But as the lawyer for Kirtz noted, the lower court explained that there may be contextual reasons to "disregard[ ] an otherwise controlling statutory definition" that are "unique to the criminal context" and wouldn't implicate the civil provisions. (The federal government possibly prosecuting itself seems like one such context!)
On to the main event: United States v. Rahimi. The Fifth Circuit held 18. U.S. C. § 922(g)(8), the federal law prohibiting possession of firearms by persons subject to domestic-violence restraining orders, violates the Second Amendment on its face. Applying NY State Rifle and Pistol Association v. Bruen, the lower court determined there was no historical analogue for such a dispossession. The government argues that the Court's Second Amendment jurisprudence – Heller, McDonald, and Bruen – recognizes that Congress may disarm those who are not law-abiding responsible citizens.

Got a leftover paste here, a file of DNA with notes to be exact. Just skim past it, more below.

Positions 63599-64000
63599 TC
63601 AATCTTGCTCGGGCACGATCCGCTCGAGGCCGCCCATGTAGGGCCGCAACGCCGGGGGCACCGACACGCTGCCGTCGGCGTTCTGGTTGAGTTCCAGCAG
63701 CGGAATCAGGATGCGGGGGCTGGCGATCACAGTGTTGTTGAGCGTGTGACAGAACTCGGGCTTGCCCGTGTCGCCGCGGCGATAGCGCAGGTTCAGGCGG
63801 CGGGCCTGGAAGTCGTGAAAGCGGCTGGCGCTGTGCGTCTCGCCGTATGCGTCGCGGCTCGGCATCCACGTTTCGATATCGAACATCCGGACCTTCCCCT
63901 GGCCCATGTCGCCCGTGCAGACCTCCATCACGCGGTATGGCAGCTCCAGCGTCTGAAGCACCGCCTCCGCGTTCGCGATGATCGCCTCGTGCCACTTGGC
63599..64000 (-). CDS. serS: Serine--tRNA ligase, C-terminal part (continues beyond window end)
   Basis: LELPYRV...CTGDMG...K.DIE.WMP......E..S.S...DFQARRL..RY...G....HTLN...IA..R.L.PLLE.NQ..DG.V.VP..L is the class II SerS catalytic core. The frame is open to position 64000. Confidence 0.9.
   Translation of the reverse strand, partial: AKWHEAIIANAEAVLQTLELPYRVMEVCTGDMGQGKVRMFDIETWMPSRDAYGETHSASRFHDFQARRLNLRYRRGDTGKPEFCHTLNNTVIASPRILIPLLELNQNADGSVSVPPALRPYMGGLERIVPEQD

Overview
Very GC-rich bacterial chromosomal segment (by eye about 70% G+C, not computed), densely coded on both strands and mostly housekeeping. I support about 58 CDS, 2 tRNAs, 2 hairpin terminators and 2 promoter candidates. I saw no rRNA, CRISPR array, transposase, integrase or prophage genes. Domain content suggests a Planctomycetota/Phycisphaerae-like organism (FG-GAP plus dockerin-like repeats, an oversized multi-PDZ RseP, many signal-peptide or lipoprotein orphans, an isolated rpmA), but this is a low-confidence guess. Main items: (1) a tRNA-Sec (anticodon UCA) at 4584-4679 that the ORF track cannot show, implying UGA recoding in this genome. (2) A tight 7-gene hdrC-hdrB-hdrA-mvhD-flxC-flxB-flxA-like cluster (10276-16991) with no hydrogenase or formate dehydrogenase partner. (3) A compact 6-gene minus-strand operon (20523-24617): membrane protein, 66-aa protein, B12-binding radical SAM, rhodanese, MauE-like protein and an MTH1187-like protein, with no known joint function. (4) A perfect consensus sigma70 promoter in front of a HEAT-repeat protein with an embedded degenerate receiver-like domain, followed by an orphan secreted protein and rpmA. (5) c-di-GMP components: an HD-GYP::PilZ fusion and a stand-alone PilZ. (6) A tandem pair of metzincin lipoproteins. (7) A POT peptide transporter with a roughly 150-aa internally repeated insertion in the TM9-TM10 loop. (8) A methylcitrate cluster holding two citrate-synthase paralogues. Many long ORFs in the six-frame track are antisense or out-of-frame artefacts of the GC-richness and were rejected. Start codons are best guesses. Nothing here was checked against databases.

So, how do you define "law-abiding responsible citizens"?
Right off the bat, that's what Justice Thomas wanted to know. Solicitor General Elizabeth Prelogar argued history and tradition show that someone who commits serious crimes with felony-level punishment is not law-abiding, and someone who poses an unusual danger to themselves or others is not responsible. These are two separate categories, and Rahimi falls into the second one.
Other justices were keen to drill down on the contours of this "law-abiding responsible citizen" business. Chief Justice Roberts jumped in: What about someone who drives 30 miles per hour when the speed limit is 25 miles per hour? Is that law-abiding? And is it "irresponsible" to forget to put your recycling out or yell at a basketball game?